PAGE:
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This sentence is found in Mozart's Opera "Die Entführung aus dem Serail". Sample text link you can find this sentence at the first line.

Könnt' ich mir doch noch so einen Schurken auf die Nase setzen, wie den Pedrillo

Osmin, the bad guy in this Opera, dislikes Pedrillo very much. Some English translations go like I could just do with another rascal like Pedrillo. I think this is generally OK, but I can't quite understand the meaning of auf die Nase setzen.

Apparently there is nothing to do with "Put it on the nose".

I searched but I couldn't find a good translation to convince myself:

  • "On the nose" in English sometimes can mean "Precisely, Exactly", but I'm not sure if it is the same in German.

  • On the other hand, I discovered a similar phrase jmdm. jmdn., etw. vor die Nase setzen which meaning is related to Vorsetzen, "make someone someone's boss", which is also kind of hard to translate. If these two phrases are the same, can it be translated to as "If only I can be the boss of the rascal like Pedrillo"?

What would be a good translation for auf die Nase setzen? As well as the whole sentence?

2 Answers 2

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The expression "sich jemanden auf die Nase setzen" isn't used any more.

In Grimm's Wörterbuch, you'll still find these closely related idioms (not used any more either):

einem auf der nase sein, sitzen, liegen: in unmittelbarer und belästigender nähe sein; (be in immediate and annoying proximity)

and:

einem auf die nase kommen: ihn treffen, überfallen (to hit or assault someone): e.g. "ich will nicht sagen, dasz ich es (unglück) ihm gönnen mag, aber recht ist, dasz dem auch mal was auf die nase kommt. Gotthelf Uli d. pächter (1859) 318."

There are some other related idioms that are still common today:

jemandem auf der Nase herumtanzen (to pester someone, to disrespect someone by doing annoying things, e.g. in the sense of kids pestering their parents who are not able to control them)

jemandem etwas auf die Nase binden (to make something inevitably obvious to someone, e.g. "Du musst Anna ja nicht gleich auf die Nase binden, dass du sie nicht magst.")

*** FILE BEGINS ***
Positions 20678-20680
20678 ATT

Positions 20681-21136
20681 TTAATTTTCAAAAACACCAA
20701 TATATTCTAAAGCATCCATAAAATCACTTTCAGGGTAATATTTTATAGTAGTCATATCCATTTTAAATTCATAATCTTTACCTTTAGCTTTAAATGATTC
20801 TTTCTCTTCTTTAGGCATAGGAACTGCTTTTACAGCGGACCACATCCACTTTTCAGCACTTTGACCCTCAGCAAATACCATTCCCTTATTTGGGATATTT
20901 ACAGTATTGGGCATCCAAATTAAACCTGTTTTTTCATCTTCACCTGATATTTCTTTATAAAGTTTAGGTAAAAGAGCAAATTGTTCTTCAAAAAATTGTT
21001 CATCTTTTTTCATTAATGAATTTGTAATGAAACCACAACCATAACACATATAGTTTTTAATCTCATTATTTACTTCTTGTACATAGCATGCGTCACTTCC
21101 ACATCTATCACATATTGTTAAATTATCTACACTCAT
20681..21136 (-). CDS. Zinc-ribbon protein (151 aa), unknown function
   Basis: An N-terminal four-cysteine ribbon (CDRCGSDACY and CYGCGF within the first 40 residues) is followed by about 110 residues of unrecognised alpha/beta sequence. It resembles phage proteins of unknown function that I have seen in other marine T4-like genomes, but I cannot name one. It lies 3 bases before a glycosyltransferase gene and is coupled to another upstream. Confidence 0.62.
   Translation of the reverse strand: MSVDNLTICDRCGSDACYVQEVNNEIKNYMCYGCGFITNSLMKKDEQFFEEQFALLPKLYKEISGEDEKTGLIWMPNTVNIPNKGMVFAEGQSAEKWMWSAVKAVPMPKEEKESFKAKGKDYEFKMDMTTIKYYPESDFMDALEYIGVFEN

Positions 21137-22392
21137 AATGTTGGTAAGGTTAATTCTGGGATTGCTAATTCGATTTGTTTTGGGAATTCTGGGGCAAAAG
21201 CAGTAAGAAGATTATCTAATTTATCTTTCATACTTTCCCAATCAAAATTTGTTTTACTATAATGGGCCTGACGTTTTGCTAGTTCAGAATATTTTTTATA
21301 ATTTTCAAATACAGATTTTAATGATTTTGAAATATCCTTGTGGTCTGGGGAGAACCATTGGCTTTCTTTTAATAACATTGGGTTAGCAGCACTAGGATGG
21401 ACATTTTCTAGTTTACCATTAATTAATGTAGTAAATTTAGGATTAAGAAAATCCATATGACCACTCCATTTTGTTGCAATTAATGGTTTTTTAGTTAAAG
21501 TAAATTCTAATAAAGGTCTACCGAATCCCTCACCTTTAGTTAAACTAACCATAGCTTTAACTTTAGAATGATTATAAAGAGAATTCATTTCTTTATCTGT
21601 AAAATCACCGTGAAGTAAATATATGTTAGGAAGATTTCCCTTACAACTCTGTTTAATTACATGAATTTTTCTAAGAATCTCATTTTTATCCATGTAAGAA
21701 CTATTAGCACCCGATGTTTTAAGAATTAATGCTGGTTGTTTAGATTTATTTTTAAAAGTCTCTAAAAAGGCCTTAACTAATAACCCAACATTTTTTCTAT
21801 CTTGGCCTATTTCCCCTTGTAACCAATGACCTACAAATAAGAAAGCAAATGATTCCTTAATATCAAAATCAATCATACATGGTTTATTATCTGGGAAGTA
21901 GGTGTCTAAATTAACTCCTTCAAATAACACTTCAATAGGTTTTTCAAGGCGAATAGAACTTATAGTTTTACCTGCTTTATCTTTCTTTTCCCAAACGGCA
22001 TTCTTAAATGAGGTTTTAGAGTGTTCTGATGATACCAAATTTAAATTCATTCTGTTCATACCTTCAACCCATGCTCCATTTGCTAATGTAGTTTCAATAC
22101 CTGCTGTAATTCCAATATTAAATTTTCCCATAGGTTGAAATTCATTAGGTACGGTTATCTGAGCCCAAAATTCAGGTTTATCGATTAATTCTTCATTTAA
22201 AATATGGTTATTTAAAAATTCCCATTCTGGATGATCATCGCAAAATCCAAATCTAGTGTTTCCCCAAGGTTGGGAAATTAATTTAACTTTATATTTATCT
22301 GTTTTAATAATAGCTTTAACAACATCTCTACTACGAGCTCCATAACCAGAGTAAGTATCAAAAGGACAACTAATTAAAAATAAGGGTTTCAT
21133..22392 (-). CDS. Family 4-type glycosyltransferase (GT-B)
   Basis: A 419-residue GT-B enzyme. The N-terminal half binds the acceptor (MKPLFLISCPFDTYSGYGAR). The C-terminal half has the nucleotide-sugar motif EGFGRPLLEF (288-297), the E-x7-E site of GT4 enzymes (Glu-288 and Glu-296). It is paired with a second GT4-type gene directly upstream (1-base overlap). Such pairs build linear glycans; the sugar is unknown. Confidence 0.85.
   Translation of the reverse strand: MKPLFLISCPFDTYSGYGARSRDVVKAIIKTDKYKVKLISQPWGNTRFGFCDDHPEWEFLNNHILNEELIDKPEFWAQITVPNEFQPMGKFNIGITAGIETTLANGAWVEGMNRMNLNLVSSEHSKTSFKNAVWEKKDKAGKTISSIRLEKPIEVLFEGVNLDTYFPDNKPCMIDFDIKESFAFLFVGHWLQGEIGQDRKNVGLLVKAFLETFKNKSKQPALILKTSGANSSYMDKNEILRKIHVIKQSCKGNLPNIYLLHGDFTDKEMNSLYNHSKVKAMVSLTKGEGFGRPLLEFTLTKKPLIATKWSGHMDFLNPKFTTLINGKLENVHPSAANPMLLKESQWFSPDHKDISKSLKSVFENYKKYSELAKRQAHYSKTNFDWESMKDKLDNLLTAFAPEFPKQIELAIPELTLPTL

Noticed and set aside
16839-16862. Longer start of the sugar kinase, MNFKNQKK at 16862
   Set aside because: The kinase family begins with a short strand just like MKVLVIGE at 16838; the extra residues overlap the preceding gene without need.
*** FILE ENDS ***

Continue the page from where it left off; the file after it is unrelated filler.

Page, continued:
So my understanding of the idiom "sich jemanden auf die Nase setzen" from the opera is that once you "sat someone on your nose" or let them sit there, they "sit on your nose" (sitzen dir auf der Nase), meaning they are pestering/annoying you (according to Grimm).

So, overall, the English translation you gave in the question is quite good, just not very explicit about the pestering/annoying part.

You could translate it as:

I could just have another rascal like Pedrillo around, pestering me.

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  • Vielen Dank! das ist sehr hilfreich
    – xing
    Dec 2, 2023 at 15:28
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The phrase auf die Nase setzen is uncommon nowadays. Common is however the phrase vor die Nase setzen.

It's meant quite literally. They put something or someone right in front of you so it blocks your forward-directed actions. You are slowed down, and that's the apparant purpose of that gig. That thing or person is not necessarily your boss but most likely so. A boss uncalled for.

Zwanzig Jahre arbeite ich hier schon, und ihr setzt mir dieses Küken vor die Nase.

I work here since twenty years and you put that chick right in front of me.

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  • Perhaps better "I work here since twenty years and you put that chick right in my way."
    – vonbrand
    Dec 2, 2023 at 15:57

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